Ford: Small cars will represent 55 percent of sales by 2020

Ford sold 5.3 million vehicles last year, but wants to sell 8 million in the next five or six years, more than one-third of its sales to come from its Asia Pacific and Africa region by 2020.

By , Associated Press

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    The new Ford Focus is displayed during the opening of the Shanghai Auto Show in this April 19 photo.
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Ford Motor Co. said Tuesday it wants to expand its global sales by 50 percent by the middle of this decade, mostly through growth in Asia.

The company planned to present its plans at a meeting for investors later Tuesday in New York.

Ford sold 5.3 million vehicles last year, but wants to sell 8 million in the next five or six years. It was the world's fifth largest automaker in 2010, behind Toyota Motor Corp., General Motors Co., Volkswagen AG and Hyundai-Kia Automotive Group.

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Ford wants more than one-third of its sales to come from its Asia Pacific and Africa region by 2020. That is double the number sold in those regions today. In 2010, Ford sold 838,000 cars and trucks in the Asia Pacific region, which includes China, India, Australia, South Africa and Japan among its 12 markets. It controlled 2.4 percent of that region's sales.

Ford has seen relatively strong growth in India, where it doubled sales last year thanks to the introduction of the subcompact Figo. But it is still a small player in China, where GM and Volkswagen have far more market share.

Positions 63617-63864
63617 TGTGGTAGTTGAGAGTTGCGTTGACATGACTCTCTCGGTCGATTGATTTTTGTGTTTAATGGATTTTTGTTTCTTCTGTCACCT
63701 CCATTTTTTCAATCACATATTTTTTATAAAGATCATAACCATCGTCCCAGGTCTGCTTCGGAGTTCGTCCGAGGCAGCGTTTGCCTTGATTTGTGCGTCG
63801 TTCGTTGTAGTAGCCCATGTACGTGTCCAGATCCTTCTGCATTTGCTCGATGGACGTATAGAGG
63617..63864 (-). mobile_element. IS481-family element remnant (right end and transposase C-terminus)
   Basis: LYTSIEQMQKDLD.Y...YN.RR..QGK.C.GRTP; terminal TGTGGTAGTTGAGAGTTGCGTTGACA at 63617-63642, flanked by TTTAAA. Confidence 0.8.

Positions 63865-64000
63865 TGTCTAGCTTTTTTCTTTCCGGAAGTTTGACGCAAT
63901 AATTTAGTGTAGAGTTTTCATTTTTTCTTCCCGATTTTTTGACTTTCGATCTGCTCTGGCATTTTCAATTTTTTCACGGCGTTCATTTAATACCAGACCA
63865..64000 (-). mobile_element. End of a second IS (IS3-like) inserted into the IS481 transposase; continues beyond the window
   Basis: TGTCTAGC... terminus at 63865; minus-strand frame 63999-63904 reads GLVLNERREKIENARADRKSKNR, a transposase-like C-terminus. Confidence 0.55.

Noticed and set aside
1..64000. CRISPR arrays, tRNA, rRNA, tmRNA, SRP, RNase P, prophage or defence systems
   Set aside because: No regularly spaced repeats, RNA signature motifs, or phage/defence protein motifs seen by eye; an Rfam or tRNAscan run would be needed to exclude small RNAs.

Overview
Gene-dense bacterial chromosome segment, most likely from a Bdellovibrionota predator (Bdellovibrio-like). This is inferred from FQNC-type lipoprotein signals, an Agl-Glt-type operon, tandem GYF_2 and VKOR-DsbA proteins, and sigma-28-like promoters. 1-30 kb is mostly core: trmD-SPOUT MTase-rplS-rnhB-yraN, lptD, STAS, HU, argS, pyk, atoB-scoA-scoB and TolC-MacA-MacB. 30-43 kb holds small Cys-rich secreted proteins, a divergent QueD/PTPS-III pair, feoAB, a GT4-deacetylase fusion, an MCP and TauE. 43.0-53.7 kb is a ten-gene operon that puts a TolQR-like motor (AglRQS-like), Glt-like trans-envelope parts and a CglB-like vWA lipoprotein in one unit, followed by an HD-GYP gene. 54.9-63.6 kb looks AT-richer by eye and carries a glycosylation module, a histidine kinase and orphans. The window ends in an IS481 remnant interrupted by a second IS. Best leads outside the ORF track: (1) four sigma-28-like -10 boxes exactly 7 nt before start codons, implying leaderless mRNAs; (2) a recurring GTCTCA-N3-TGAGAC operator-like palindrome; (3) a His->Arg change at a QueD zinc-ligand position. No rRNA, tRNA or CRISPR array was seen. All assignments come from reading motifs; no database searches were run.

The company says most of the vehicles it builds will be sold globally, but it will offer lower-priced versions in emerging markets to attract buyers.

Ford said small cars will represent 55 percent of its sales by 2020. While those cars are less profitable thanFord's larger trucks and SUVs, the company said it will improve operating margins from 6.1 percent now to 8 to 9 percent by the middle of the decade. Ford is making small cars more profitably than it once could. Instead of developing different cars for different regions of the world, it builds more cars off of fewer underpinnings and sells them globally.

The company also said it expects to return to investment-grade status "in the near term." Ford lost its investment-grade rating in 2005, when it was deeply in debt. It borrowed $23 billion in 2006 to fund a restructuring that slashed employees and brands and revamped vehicles. The company recently reported its eighth-straight quarterly profit.

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